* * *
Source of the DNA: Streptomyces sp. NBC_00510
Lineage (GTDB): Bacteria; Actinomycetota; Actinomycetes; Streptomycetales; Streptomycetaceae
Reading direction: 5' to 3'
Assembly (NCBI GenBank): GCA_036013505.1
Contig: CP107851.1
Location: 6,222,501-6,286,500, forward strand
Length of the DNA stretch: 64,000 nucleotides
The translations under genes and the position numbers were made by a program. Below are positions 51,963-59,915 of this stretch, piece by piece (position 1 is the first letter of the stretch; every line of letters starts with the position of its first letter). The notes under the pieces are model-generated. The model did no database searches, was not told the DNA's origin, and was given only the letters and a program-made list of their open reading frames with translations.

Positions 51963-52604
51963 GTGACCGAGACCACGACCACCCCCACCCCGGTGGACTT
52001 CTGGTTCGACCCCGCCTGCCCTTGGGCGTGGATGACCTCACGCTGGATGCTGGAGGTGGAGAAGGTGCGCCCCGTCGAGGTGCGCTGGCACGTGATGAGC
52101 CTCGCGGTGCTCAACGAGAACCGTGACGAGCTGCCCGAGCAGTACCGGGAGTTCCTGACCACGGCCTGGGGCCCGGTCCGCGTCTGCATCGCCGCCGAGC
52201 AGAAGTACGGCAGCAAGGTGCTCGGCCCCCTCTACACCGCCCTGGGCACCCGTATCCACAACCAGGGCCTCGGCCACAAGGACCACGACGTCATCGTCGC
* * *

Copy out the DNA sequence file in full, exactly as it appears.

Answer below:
Source of the DNA: Streptomyces sp. NBC_00510
Lineage (GTDB): Bacteria; Actinomycetota; Actinomycetes; Streptomycetales; Streptomycetaceae
Reading direction: 5' to 3'
Assembly (NCBI GenBank): GCA_036013505.1
Contig: CP107851.1
Location: 6,222,501-6,286,500, forward strand
Length of the DNA stretch: 64,000 nucleotides
The translations under genes and the position numbers were made by a program. Below are positions 51,963-59,915 of this stretch, piece by piece (position 1 is the first letter of the stretch; every line of letters starts with the position of its first letter). The notes under the pieces are model-generated. The model did no database searches, was not told the DNA's origin, and was given only the letters and a program-made list of their open reading frames with translations.

Positions 51963-52604
51963 GTGACCGAGACCACGACCACCCCCACCCCGGTGGACTT
52001 CTGGTTCGACCCCGCCTGCCCTTGGGCGTGGATGACCTCACGCTGGATGCTGGAGGTGGAGAAGGTGCGCCCCGTCGAGGTGCGCTGGCACGTGATGAGC
52101 CTCGCGGTGCTCAACGAGAACCGTGACGAGCTGCCCGAGCAGTACCGGGAGTTCCTGACCACGGCCTGGGGCCCGGTCCGCGTCTGCATCGCCGCCGAGC
52201 AGAAGTACGGCAGCAAGGTGCTCGGCCCCCTCTACACCGCCCTGGGCACCCGTATCCACAACCAGGGCCTCGGCCACAAGGACCACGACGTCATCGTCGC